How Randle would fare under the candidates’ proposals
Neither candidate has talked much about Medicare; nor have the media pressed them for their solutions to the looming financial problems facing the system—solutions that may involve raising taxes so that current benefits can continue. When Newsweek asked Joseph Newhouse, a Harvard professor and Medicare expert, why this is, he called Medicare “an issue that will only lose you votes.” Since a lot of elderly people on Medicare vote, Newhouse said, “it’s very heavy political lifting to cut benefits or services.”
John McCain has proposed revamping Medicare’s payment system to reward doctors who produce better health outcomes. But for the most part, the candidates’ prescriptions for Medicare nibble around the edges of the drug benefit instead of addressing the system’s long-term sustainability.
John McCain’s proposal
McCain, who voted against the drug benefit in 2003, would accelerate the introduction of generic drugs and allow the re-importation of U.S.-made drugs that are sold more cheaply in other countries. Before Part D, savings-conscious seniors bought drugs in Canada and Mexico. Today, re-importation means very little, since Part D has taken some of the sting out of high prescription costs.
The faster introduction of generics will hardly help Randle. He takes mostly brand name drugs; when they are too expensive, the free medicine he gets while in the donut hole continues to tie him to drug companies’ more expensive brands—which, of course, means higher mark-ups and market share.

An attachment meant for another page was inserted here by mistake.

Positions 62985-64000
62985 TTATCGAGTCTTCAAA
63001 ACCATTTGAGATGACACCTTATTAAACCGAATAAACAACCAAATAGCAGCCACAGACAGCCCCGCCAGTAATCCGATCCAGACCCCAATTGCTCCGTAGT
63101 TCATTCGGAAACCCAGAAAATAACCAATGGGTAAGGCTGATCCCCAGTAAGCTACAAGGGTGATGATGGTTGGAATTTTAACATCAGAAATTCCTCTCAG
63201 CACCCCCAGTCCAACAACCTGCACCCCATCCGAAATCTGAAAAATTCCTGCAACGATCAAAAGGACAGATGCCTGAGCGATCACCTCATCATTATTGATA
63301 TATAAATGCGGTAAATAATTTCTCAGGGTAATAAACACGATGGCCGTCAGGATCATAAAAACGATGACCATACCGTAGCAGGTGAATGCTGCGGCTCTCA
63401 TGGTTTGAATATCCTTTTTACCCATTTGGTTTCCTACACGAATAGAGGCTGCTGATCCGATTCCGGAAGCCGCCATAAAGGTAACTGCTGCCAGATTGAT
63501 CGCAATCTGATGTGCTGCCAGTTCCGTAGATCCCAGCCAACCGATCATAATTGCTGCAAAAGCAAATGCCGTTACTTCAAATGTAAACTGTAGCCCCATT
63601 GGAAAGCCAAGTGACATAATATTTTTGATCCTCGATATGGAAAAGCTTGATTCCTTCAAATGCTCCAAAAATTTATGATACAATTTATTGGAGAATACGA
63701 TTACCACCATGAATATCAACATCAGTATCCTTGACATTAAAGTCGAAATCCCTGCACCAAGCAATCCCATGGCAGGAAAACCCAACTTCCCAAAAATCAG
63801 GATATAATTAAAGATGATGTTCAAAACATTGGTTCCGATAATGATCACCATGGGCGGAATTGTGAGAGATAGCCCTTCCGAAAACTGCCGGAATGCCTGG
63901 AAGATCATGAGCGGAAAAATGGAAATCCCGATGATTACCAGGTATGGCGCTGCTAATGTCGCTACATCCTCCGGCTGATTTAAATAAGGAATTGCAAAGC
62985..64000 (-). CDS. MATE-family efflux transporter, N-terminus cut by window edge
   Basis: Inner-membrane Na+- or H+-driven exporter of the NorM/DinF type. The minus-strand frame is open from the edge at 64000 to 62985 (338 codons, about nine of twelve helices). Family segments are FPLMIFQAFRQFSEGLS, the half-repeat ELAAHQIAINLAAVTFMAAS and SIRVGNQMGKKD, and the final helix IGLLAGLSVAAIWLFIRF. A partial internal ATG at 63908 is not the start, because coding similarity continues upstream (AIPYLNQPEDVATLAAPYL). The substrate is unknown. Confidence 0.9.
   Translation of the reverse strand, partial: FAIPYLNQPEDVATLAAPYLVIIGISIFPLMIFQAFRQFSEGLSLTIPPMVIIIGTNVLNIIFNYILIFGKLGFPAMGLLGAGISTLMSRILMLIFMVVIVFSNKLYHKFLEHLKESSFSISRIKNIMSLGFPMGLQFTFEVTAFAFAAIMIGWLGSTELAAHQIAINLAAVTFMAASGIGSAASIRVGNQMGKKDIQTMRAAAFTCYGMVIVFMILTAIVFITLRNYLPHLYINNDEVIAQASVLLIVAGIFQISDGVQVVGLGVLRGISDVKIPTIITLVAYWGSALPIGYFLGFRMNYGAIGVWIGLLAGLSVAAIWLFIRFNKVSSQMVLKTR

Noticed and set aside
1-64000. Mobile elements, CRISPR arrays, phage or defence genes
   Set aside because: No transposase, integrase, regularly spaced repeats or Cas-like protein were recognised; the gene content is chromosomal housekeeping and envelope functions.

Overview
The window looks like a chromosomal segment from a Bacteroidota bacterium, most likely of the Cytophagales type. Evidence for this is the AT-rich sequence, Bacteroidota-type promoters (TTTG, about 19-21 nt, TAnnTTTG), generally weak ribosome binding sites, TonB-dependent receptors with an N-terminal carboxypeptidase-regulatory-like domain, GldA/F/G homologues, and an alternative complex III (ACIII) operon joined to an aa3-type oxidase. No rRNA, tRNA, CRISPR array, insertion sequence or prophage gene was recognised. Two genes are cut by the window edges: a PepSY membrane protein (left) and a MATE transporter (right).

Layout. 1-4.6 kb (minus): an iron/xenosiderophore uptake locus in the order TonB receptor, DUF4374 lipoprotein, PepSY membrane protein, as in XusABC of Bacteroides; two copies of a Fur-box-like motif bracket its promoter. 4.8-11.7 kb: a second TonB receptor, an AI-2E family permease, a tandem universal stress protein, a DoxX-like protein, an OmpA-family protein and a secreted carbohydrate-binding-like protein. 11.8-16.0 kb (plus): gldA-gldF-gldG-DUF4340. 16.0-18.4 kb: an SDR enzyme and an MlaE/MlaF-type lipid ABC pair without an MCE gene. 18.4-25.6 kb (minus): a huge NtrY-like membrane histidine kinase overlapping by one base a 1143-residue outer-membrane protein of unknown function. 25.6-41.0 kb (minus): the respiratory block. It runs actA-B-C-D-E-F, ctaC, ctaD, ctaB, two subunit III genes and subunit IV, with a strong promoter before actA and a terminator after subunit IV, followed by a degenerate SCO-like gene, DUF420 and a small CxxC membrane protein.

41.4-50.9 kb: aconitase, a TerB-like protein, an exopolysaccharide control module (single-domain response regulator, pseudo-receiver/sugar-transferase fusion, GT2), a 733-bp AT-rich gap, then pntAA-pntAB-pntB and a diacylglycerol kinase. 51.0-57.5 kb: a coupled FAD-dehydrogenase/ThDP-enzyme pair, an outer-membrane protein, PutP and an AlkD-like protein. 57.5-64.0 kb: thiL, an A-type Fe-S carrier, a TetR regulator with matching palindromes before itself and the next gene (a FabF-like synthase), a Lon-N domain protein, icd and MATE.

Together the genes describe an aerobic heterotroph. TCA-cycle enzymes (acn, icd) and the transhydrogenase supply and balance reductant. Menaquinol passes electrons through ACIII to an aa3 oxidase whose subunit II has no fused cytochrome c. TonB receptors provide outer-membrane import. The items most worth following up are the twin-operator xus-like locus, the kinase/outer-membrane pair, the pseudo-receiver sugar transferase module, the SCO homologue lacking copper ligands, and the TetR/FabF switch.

Barack Obama’s proposal
Obama would promote the use of generic drugs. OK, maybe Randle can go to Wal-Mart and cheaply fill some of his prescriptions with generics. Doctors would have to agree the generics would work well for him. Plus, he would need some consumer education to make the switch, and must be willing to give up the free drugs while he is in the donut hole. It would be a cost/benefit calculation. Obama would allow the federal government to negotiate prices of pharmaceuticals used by Medicare recipients. When Congress established the drug benefit, lawmakers banned the government from negotiating cheaper prices, as it does in the VA system. So far, Congress has failed to overturn the ban. If the new Congress can do that, the price of drugs for Randle might drop, and he wouldn’t reach the donut hole as fast. But it’s unclear whether price negotiation will affect the system’s long-term fiscal health.
Since we don’t know where the candidates stand on fixing the overall finances of Medicare, it’s hard to say which candidate would help or hurt Randle the most. Cutting benefits to shore up the system would certainly pinch, since he would have to finance more care from his own slim income. Increasing premiums and copayments for certain Medicare services would also hurt him. One solution on the table is making wealthier beneficiaries pay more for their benefits, either through higher premiums or higher coinsurance, a move that some say leads to the further privatization of Medicare. Even if Congress defines “wealthy” as incomes around $50,000, which a few experts think could happen, Randle’s very low income keeps him safe for now.Trudy Lieberman is a longtime contributing editor to the Columbia Journalism Review. She is the lead writer for The Second Opinion, CJR's healthcare desk, which is part of our United States Project on the coverage of politics and policy. She also blogs for Health News Review. Follow her on Twitter @Trudy_Lieberman.